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Dimigen, Olaf ; Valsecchi, Matteo ; Sommer, Werner ; Kliegl, Reinhold
Human Microsaccade-Related Visual Brain Responses
Kurzfassung auf EnglischMicrosaccades are very small, involuntary flicks in eye position that occur on average once or twice per second during attempted visual fixation. Microsaccades give rise to EMG eye muscle spikes that can distort the spectrum of the scalp EEG and mimic increases in gamma band power. Here we demonstrate that microsaccades are also accompanied by genuine and sizeable cortical activity, manifested in the EEG. In three experiments, high-resolution eye movements were corecorded with the EEG: during sustained fixation of checkerboard and face stimuli and in a standard visual oddball task that required the counting of target stimuli. Results show that microsaccades as small as 0.15° generate a field potential over occipital cortex and midcentral scalp sites 100 –140 ms after movement onset, which resembles the visual lambda response evoked by larger voluntary saccades. This challenges the standard assumption of human brain imaging studies that saccade-related brain activity is precluded by fixation, even when fully complied with. Instead, additional cortical potentials from microsaccades were present in 86% of the oddball task trials and of similar amplitude as the visual response to stimulus onset. Furthermore, microsaccade probability varied systematically according to the proportion of target stimuli in the oddball task, causing modulations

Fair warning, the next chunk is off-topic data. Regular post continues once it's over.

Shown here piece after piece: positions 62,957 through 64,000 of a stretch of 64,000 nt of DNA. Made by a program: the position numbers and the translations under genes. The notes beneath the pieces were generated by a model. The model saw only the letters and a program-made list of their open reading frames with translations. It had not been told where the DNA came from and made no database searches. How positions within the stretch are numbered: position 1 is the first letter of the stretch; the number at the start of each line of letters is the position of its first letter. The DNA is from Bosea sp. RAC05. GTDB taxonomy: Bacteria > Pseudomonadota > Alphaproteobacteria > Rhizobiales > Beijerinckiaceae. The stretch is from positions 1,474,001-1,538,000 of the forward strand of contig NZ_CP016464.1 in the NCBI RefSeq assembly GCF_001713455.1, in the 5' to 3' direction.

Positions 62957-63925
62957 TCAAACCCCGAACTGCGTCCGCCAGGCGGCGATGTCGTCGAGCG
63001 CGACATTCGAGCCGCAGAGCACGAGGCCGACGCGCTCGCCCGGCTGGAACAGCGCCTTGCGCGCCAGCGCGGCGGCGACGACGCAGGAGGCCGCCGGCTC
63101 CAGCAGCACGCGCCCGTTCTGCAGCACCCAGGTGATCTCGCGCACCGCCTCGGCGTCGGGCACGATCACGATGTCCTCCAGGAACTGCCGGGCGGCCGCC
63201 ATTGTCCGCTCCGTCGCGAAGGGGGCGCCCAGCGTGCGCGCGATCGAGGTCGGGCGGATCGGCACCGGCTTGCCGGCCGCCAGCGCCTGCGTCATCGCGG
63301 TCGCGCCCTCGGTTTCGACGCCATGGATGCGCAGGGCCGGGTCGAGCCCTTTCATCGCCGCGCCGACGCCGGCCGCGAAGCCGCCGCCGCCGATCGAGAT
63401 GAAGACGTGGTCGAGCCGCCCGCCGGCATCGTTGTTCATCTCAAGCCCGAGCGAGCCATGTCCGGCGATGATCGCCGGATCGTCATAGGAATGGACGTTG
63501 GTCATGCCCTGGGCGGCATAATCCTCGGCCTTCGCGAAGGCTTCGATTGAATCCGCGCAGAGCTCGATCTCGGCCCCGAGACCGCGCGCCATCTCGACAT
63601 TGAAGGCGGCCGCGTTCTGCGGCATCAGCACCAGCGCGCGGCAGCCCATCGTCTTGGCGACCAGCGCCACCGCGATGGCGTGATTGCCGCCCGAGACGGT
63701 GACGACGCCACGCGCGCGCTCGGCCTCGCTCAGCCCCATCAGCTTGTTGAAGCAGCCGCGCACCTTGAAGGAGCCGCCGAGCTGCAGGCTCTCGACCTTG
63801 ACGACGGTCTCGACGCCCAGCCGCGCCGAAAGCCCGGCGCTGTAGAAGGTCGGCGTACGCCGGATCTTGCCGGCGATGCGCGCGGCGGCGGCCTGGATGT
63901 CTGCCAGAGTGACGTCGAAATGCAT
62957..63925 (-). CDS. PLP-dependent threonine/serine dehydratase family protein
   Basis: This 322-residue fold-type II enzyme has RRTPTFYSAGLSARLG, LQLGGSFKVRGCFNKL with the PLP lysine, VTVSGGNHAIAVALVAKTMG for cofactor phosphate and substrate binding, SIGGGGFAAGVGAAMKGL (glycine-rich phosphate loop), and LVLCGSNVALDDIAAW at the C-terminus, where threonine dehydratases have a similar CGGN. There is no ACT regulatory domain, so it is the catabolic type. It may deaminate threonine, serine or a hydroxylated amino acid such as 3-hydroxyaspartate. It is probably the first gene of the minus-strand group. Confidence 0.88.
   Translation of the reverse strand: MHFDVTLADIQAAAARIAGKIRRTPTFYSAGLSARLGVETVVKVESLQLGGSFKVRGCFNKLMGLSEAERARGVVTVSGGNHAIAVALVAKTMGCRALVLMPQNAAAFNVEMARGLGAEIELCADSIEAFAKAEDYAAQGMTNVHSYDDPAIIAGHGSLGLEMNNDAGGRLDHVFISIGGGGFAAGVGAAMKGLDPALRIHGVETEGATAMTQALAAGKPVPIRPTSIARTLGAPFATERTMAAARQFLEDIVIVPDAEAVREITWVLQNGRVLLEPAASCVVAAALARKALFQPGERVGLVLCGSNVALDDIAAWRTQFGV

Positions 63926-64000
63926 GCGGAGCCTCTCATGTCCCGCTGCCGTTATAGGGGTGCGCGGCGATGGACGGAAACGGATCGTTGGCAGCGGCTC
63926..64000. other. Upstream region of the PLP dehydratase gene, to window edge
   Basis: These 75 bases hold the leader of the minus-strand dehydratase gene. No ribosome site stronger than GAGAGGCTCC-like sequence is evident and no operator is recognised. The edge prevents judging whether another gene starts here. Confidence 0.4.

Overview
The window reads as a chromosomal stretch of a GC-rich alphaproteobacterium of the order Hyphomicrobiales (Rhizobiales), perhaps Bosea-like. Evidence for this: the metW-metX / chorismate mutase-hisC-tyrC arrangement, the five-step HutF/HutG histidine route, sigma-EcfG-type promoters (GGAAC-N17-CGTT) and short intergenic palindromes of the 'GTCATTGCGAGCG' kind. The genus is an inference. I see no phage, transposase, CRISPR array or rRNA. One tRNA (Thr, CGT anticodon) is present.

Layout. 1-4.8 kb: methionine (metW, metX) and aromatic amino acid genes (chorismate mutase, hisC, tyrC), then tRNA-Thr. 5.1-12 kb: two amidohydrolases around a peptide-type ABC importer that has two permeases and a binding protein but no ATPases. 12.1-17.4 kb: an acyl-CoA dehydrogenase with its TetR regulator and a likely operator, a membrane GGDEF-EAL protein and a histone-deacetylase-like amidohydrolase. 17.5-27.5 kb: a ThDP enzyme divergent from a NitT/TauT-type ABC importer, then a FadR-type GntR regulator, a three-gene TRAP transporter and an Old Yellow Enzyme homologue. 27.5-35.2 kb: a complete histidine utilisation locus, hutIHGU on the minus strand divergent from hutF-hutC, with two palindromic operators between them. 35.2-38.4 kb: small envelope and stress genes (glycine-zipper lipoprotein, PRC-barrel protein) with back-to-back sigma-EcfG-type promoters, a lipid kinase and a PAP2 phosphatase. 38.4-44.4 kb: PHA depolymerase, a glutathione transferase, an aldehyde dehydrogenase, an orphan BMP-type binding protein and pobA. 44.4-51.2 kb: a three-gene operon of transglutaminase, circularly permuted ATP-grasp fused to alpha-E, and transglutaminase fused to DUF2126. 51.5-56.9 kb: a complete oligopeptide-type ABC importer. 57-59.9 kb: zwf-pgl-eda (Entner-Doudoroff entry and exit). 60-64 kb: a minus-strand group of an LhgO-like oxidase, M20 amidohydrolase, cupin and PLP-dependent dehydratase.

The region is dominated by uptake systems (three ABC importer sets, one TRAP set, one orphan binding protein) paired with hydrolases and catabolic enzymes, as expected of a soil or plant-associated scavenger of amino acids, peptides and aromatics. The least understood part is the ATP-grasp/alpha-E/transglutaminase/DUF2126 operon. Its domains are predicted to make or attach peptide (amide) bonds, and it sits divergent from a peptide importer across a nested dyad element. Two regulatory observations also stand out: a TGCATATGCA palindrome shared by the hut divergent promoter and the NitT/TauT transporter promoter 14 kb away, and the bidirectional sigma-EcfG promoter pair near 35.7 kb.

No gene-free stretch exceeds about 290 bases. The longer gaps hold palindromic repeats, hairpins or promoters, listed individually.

of late stimulus-locked event-related potential (ERP) components. Microsaccades present an unrecognized source of visual brain signal that is of interest for vision research and may have influenced the data of many ERP and neuroimaging studies.
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